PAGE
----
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J Biol Chem. 2011 Sep 2;286(35):30409-14. doi: 10.1074/jbc.M111.234294. Epub 2011 Jul 13.

Functional significance of cytosolic endothelial nitric-oxide synthase (eNOS): regulation of hyperpermeability.

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Department of Pharmacology and Physiology, University of Medicine and Dentistry of New Jersey-New Jersey Medical School, Newark, New Jersey 07101-1709, USA.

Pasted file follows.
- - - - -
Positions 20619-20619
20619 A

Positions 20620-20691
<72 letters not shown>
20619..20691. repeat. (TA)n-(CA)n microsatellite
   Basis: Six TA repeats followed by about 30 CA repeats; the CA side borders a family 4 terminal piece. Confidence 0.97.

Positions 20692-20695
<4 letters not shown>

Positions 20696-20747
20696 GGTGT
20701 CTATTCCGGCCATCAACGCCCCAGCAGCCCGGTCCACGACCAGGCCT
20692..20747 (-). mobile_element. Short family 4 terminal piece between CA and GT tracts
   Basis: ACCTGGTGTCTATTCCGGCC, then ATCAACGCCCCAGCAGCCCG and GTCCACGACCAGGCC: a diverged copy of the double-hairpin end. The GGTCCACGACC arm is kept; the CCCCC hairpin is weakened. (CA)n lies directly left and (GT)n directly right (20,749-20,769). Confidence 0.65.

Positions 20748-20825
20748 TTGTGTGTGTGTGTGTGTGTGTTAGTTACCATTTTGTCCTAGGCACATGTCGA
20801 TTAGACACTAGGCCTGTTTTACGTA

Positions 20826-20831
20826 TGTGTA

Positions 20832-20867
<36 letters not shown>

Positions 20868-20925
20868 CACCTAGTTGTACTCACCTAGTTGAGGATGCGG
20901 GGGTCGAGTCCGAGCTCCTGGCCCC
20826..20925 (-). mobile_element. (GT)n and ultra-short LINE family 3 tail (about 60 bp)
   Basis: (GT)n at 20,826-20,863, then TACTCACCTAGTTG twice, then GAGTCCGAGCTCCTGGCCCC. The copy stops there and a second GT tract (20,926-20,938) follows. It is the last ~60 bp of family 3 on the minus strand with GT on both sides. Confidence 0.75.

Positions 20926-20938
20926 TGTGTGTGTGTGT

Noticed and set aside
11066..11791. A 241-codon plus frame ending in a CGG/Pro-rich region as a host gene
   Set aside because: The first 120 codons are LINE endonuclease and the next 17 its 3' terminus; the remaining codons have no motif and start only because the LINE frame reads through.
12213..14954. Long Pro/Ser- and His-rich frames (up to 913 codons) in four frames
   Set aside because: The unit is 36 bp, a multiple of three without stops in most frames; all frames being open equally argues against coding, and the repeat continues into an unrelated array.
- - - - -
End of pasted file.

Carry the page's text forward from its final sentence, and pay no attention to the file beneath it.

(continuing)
Endothelial NOS (eNOS)-derived NO is a key factor in regulating microvascular permeability. We demonstrated previously that eNOS translocation from the plasma membrane to the cytosol is required for hyperpermeability. Herein, we tested the hypothesis that eNOS activation in the cytosol is necessary for agonist-induced hyperpermeability. To study the fundamental properties of endothelial cell monolayer permeability, we generated ECV-304 cells that stably express cDNA constructs targeting eNOS to the cytosol or plasma membrane. eNOS-transfected ECV-304 cells recapitulate the eNOS translocation and permeability properties of postcapillary venular endothelial cells (Sánchez, F. A., Rana, R., Kim, D. D., Iwahashi, T., Zheng, R., Lal, B. K., Gordon, D. M., Meininger, C. J., and Durán, W. N. (2009) Proc. Natl. Acad. Sci. U.S.A. 106, 6849-6853). We used platelet-activating factor (PAF) as a proinflammatory agonist. PAF activated eNOS by increasing phosphorylation of Ser-1177 and inducing dephosphorylation of Thr-495, increasing NO production, and elevating permeability to FITC-dextran 70 in monolayers of cells expressing wild-type and cytosolic eNOS. PAF failed to increase permeability to FITC-dextran 70 in monolayers of cells transfected with eNOS targeted to the plasma membrane. Interestingly, this occurred despite eNOS Ser-1177 phosphorylation and production of comparable amounts of NO. Our results demonstrate that the presence of eNOS in the cytosol is necessary for PAF-induced hyperpermeability. Our data provide new insights into the dynamics of eNOS and eNOS-derived NO in the process of inflammation.

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